When Julian Assange Testified before a Nation-State Investigation of a Suspected Spy…
Back on December 20, 2019, Julian Assange testified in a nation-state’s investigation of someone suspected of spying for another nation-state. He testified pursuant to international legal process that got challenged on jurisdictional grounds, but ultimately upheld. While El País provided a report of his testimony, the testimony itself was not open to the press.
As he testified, Chelsea Manning and Jeremy Hammond sat in jail in Alexandria, VA, being held in contempt for refusing to testify, under a grant of immunity, in their own nation-state’s investigation of someone suspected of working with the intelligence services of another nation-state. Related charges are being challenged on jurisdictional issues. Manning, at least, claims she won’t testify because any hearing — like the one Assange testified in — would not be public. Tomorrow, prosecutors in EDVA will bring Manning before the grand jury again, in a third attempt to get her to testify before a hearing on Friday over her motion to be released based on an assertion the coercion of contempt will never bring her to testify.
This is just one irony about the way WikiLeaks supporters are treating the investigation of David Morales, the owner of a security contractor that provided the security for Ecuador’s embassy until 2018. Morales is accused of spying for the CIA — that is, spying for a third country’s intelligence service.
There are some problems or obvious alternative explanations for the accusations against Morales, but even assuming the allegations are true, there is little that separates what Morales would have done from what Assange did on at least one occasion: work as a willing participant in a third country’s intelligence service operation compromising the privacy of private citizens. Indeed, there are allegations of Russian involvement in two other WikiLeaks-related publications: there were Russians active in Stratfor hack chat rooms, and Joshua Schulte allegedly expressed an interest in Russian help (though the allegations are contradictory and post-date the initial leak to WikiLeaks, which I’ll return to).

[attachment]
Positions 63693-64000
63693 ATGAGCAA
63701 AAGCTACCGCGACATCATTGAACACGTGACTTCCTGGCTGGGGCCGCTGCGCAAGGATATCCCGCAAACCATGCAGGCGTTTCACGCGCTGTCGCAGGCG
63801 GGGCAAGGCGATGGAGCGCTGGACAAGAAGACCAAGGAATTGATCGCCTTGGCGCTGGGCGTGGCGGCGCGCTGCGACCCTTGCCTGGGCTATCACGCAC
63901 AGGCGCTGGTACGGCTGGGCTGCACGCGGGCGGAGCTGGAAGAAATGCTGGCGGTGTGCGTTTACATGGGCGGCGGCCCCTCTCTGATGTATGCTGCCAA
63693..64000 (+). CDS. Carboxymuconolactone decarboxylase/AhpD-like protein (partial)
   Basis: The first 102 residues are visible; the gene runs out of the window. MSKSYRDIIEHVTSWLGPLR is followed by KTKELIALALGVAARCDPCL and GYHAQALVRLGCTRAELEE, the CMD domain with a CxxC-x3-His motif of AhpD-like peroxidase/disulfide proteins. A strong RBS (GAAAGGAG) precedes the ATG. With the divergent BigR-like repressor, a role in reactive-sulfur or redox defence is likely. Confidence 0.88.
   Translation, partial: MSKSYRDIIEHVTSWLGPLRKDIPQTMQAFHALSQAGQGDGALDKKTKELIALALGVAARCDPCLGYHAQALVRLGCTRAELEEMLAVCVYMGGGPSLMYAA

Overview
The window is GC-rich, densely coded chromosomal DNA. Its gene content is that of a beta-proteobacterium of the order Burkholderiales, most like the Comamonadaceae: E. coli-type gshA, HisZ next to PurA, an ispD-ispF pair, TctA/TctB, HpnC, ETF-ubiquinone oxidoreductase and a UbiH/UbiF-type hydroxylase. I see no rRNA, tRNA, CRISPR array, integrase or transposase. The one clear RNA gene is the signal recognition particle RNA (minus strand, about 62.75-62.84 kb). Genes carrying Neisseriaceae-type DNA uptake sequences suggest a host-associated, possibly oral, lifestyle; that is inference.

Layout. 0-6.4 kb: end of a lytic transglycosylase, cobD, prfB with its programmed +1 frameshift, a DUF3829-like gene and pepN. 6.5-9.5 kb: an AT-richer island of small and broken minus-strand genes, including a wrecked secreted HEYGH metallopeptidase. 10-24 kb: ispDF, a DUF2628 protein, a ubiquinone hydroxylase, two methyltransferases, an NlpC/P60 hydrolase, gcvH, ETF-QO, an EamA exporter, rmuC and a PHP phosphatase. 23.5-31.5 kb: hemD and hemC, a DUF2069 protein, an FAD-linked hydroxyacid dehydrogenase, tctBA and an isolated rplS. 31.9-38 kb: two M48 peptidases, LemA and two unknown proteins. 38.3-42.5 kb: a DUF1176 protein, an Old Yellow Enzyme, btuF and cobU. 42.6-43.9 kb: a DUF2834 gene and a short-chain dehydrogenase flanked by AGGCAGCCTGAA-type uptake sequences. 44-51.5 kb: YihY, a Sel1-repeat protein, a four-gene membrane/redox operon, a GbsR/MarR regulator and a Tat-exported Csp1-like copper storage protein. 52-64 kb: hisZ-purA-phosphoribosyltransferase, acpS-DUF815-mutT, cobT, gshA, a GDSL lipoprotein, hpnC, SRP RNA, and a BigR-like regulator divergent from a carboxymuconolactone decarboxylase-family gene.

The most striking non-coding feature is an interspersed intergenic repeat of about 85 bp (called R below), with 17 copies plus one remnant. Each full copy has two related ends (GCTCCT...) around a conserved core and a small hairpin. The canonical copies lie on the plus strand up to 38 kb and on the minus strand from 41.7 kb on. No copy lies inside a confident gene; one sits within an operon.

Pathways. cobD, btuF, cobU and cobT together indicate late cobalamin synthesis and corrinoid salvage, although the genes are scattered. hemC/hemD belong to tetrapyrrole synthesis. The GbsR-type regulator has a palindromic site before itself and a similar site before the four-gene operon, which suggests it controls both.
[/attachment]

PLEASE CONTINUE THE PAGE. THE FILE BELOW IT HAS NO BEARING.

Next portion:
You might argue that Morales’ surveillance of Assange — on whoever’s authority — constituted a far more serious privacy violation than those WikiLeaks has committed by publishing the private emails of John Podesta and the private information of Turkish, Saudi, and third party citizens. That might be true in first instance, but since some of the people exposed by WikiLeaks’ publications live in authoritarian countries, the secondary effects of WikiLeaks’ publication of details about private individuals might not be.
(I have heard, directly and indirectly, multiple consistent allegations about WikiLeaks itself engaging in practices that constitute privacy violations of the sort implicated by the surveillance of Assange, but it would take a law enforcement investigation to substantiate such claims, most of the affected parties would never want to involve law enforcement, and some investigations would be barred by privilege protections.)
Ultimately, though, Spain’s investigation into UC Global is the same thing the US investigation into WikiLeaks is: a properly predicated nation-state investigation into someone suspected of engaging in espionage-related activities with a foreign intelligence service. There are legitimate reasons why those who respect privacy might support both investigations.
WikiLeaks supporters might argue that it’s different because it’s the United States. That’s a perfectly justifiable stance, but if it’s the basis of supporting one investigation and another, should be admitted explicitly. WikiLeaks supporters might argue it’s different because Assange is the alleged victim, but that doesn’t change that there are victims (and not just spy agencies) that the US is trying to protect with its investigation.
Manning and Hammond say they are refusing to testify because they object to American grand jury practices. That amounts to civil disobedience, which is certainly their prerogative. They are paying a steep price for that civil disobedience (as both already paid with their decisions not to cooperate after pleading guilty). But when WikiLeaks supporters complain about the treatment Manning is suffering for her stance, they might think about the fact that — when it came to testifying in an equivalent inquiry — Julian Assange had none of the objections to testifying.